In the story, "Job" is an allusion to the character of Job in the Bible. In the Book of Job, God takes up Satan's challenge and inundates Job with great tragedy, as a means of testing his faith and loyalty. Accordingly, Job's cattle, children, and servants all fall victim to nature's wrath or the murderous intentions of marauders. In addition to all this suffering, God also plagues Job with painful sores all over his body.
In the midst of his trials, Job's three friends, Bildad, Eliphaz, and Zophar, visit him. They try to comfort him but only succeed in making things worse. All three agree that Job must have been guilty of enough evil in his past to have deserved such suffering. They lecture him in self-righteous indignation about wickedness, sin, and the wrath of God. In the end, Job characterizes his friends as "miserable comforters."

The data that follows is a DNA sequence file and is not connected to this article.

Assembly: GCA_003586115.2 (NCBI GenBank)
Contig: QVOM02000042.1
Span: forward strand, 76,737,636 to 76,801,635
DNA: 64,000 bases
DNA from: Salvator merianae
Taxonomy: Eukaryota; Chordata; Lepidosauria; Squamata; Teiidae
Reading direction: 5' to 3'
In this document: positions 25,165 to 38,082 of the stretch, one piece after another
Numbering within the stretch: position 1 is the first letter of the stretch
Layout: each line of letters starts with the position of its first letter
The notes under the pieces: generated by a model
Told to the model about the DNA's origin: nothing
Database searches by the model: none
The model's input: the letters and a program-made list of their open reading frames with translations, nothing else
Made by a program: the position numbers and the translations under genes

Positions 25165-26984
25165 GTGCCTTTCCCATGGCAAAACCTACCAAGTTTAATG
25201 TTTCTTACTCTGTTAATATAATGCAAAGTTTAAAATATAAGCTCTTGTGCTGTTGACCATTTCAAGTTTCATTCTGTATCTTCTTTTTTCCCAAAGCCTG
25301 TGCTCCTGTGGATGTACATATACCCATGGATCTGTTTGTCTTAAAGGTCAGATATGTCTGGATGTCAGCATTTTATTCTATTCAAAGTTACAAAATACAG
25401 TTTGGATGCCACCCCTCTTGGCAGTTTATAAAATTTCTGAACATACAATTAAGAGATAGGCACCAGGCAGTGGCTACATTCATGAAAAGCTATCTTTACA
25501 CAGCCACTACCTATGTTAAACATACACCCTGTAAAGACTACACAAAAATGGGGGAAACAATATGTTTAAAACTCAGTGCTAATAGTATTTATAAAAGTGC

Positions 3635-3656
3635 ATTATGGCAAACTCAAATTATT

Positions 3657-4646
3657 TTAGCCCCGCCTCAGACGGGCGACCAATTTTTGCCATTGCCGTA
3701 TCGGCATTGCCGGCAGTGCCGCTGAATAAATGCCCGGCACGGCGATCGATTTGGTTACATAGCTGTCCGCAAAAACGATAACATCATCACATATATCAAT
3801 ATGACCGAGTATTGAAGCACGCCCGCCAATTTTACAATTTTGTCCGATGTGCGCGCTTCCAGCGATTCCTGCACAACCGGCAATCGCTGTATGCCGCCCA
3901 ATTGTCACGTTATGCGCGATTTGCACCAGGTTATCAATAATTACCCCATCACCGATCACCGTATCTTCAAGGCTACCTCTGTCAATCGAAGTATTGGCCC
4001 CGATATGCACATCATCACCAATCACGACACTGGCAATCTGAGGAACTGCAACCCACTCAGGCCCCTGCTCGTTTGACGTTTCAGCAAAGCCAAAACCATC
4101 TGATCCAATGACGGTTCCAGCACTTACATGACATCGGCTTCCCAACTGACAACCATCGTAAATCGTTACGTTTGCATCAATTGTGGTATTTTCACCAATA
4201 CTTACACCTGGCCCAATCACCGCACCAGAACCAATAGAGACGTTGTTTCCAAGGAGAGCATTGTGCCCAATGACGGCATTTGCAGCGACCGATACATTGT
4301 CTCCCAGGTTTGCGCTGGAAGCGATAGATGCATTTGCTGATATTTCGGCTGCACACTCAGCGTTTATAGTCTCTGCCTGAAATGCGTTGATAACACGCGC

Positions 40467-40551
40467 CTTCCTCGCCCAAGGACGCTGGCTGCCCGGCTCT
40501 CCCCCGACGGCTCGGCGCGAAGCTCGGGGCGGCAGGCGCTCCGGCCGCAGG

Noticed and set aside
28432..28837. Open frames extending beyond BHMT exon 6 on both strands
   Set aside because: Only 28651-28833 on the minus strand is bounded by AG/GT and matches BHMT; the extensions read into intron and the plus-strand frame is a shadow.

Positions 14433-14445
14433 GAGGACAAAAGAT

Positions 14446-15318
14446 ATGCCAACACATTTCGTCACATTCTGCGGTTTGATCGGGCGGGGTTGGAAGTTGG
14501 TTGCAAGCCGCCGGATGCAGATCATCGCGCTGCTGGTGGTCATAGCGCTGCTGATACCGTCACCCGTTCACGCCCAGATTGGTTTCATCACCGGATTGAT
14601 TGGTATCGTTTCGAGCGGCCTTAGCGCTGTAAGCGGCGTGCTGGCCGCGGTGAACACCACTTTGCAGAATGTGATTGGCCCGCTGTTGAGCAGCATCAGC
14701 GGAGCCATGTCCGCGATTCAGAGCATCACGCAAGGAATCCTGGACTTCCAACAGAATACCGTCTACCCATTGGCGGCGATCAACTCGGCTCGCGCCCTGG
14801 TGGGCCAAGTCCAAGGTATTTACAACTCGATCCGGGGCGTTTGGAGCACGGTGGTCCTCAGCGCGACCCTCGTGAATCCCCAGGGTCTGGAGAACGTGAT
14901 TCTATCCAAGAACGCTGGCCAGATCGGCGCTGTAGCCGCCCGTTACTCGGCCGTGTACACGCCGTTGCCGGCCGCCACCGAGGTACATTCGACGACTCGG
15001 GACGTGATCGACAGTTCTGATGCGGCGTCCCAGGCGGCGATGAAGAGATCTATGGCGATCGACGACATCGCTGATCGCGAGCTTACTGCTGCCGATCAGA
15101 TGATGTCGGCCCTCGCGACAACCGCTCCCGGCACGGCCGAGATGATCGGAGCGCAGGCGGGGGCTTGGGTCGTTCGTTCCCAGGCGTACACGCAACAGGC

The biblical allusion to Job characterizes Rebekka's suffering in Chapter 7. In the chapter, Rebekka is delirious from smallpox, and she awaits the return of Florens and the blacksmith, in the hopes that the latter might save her. Meanwhile, her friends come to soothe her, but it is only her imagination: "...like all ghostly presences, they were interested only in themselves." Yet, Rebekka maintains that she welcomes the distraction of even these past spirits; she equates them with Job's friends and muses that their meaningless chatter demonstrates the "true value of Job's comforters."
Like Job's friends, the ghostly spirits in Rebekka's imagination "comfort" her. They distract her from her suffering and turn her thoughts away from herself. Like Job, Rebekka longs for God's attention and blessings again; she has no need to be reminded of her weakness, vulnerability, and ignorance. Yet, she concludes that, in the midst of her great trial, "false comfort" is better than none.